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Deacon retires from successful career to serve at St. Paul’s Parish in Nampa

The following story appeared in the June 23 Idaho Catholic Register.

Deacon Charles Corbalis and Linda (Courtesy photo/Deacon Charles Corbalis)

By Gene Fadness


NAMPA – Four men were ordained as deacons on June 10, but the Diocese also frequently gets new deacons who move here from other parts of the country. Two who have moved here within the last two years from California are Deacon Charles Corbalis, who serves at St. Paul’s Parish in Nampa, and Deacon Steve Lauder, serving at St. Mark’s Parish in Boise.

Both come here after retiring from very successful careers. However, “retirement” for them does not mean a life of leisure.

Deacon Corbalis was an executive and founder of high-tech companies in the Silicon Valley. Deacon Lauder (see his story below) designed high-speed conveyor systems for large online retail companies.

Deacon Corbalis is heading up a project to move the St. Paul’s school and parish office to the new church site on West Roosevelt Avenue. The project will also include adding 300 new parking spaces at the new church.

Deacon Corbalis was born in Maine, but spent his first 12 years in Okinawa, Japan, where his father was in the U.S. Air Force. They fell in love with the Bay Area of northern California, where they moved after their time in Japan.

He was raised in a Catholic home, but says his parents were not “devotional Catholics, but they did teach us to pray. They were very private,” he said. Not a fan of what was happening in the Church during the 1970s, Deacon Corbalis’ father did not send his children to Catholic schools. “But, he would teach us religion in the evening. He was not an intellectual, but a clear thinker who gave me perspective. My parents kept the candle of faith burning so that we could weather the storm of the 70s.”

Deacon Corbalis no doubt inherited some of those critical thinking skills, graduating from Cal-Berkeley with a bachelor’s of science in electrical engineering and computer science. He then went on to Stanford University, where he earned a master’s degree in electrical engineering.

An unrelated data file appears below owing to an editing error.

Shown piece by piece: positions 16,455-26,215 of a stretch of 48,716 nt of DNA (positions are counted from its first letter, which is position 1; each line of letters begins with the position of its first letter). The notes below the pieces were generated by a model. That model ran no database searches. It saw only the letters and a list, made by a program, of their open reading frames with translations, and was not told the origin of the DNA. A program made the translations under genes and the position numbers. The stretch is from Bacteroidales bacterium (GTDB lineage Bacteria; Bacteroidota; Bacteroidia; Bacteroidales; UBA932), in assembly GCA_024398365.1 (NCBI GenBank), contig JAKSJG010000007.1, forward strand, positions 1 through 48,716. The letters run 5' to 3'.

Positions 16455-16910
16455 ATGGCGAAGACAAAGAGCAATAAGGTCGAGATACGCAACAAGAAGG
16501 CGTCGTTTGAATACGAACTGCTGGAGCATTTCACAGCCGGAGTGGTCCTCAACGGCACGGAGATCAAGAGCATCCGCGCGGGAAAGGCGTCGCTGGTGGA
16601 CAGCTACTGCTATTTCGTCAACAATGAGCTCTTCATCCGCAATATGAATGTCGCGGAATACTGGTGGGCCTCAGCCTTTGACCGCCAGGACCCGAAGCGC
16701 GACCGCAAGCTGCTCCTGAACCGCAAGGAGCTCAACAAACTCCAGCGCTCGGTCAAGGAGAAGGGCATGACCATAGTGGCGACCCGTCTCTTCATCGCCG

His education launched a successful career in 1980 in the Silicon Valley, the epicenter of the high-tech revolution. In 1986, he co-founded StrataCom, Inc., a “stepping stone to the Internet company.” He was vice president of engineering there from 1986-97. In 1996, the company was acquired by Cisco Systems.

In 1999, Deacon Corbalis and two professors from UC-Santa Barbara co-founded Calient Networks, an optical switching start-up serving clients such as Verizon and AT&T. He was CEO there from 1999-2007, later becoming vice president of engineering for RGB Networks and a chief technology officer for Buzztagg, Inc.

He met his wife, Linda, during his second job out of college. They became acquainted with the Legionaries of Christ, allowing the priests and brothers to live in a cottage behind their home for about four years. “They were young, but very well-educated and well-formed. My kids loved having them around. They got to hobnob and play with brothers and priests.”

With the Legionaries, Deacon Corbalis and Linda co-founded Canyon Heights Academy, a pre-K to 8th Grade Catholic school in Campbell, southwest of San Jose. In 1997, Deacon Charles and Linda created the Corbalis Family Foundation, a philanthropic organization to non-profits, with a primary focus on Catholic education and formation for both clergy and the laity. A portion of the Foundation’s annual distribution is reserved for pro-life activities and outreach to the poor.

Deacon Corbalis said he took a “step into the dark,” when he was accepted in the Diocese of San Jose’s deacon formation program is 2011. He received a master’s of arts degree in pastoral ministries from Santa Clara University in 2015 and was ordained in May 2016. He was pastoral minister for six years at St. Nicholas and St. William Parish in Los Altos. He is a Knight for the Order of Malta and formerly served on the boards for St. Patrick’s Seminary in Menlo Park, the Jesuit Retreat Center in Los Altos and for Canyon Heights Academy.

Moving to Idaho in 2021, Deacon Corbalis has been involved in reviving the RCIA program at St. Paul’s, which had declined a bit when the parish was between pastors.

In addition to his work on the building commit-tee, he is also developing a computer application, “Encounter.” He describes the app as a “modern way to introduce RCIA candidates and inquirers to the practice of short daily meditations on scripture using solid Catholic reflection material.” He hopes to make the app available to RCIA (now called OCIA for Order of Christian Initiation for Adults) coordinators throughout Idaho and beyond.

Deacon Charles and Linda have four children and one granddaughter. They live in Star. “I had friends who moved here. They said it reminded them of the Santa Clara valley when they were growing up, with its mix of rural farms and housing complexes.”

If you enjoyed this story and would like to read more like it, please consider buying a subscription to the Idaho Catholic Register. Your $20 yearly subscription also supports the work of the Diocese of Boise Communications Department, which includes not only the newspaper, but this website, social media posts and videos. You can subscribe here, or through your parish, or send a check to 1501 S. Federal Way, Boise, ID, 83705: or call 208-350-7554 to leave a credit card payment. Thank you, and God bless you.

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Diocesan Pastoral Center

FAX: (208) 342-0224

1501 S. FEDERAL WAY, SUITE 400, BOISE, ID 83705

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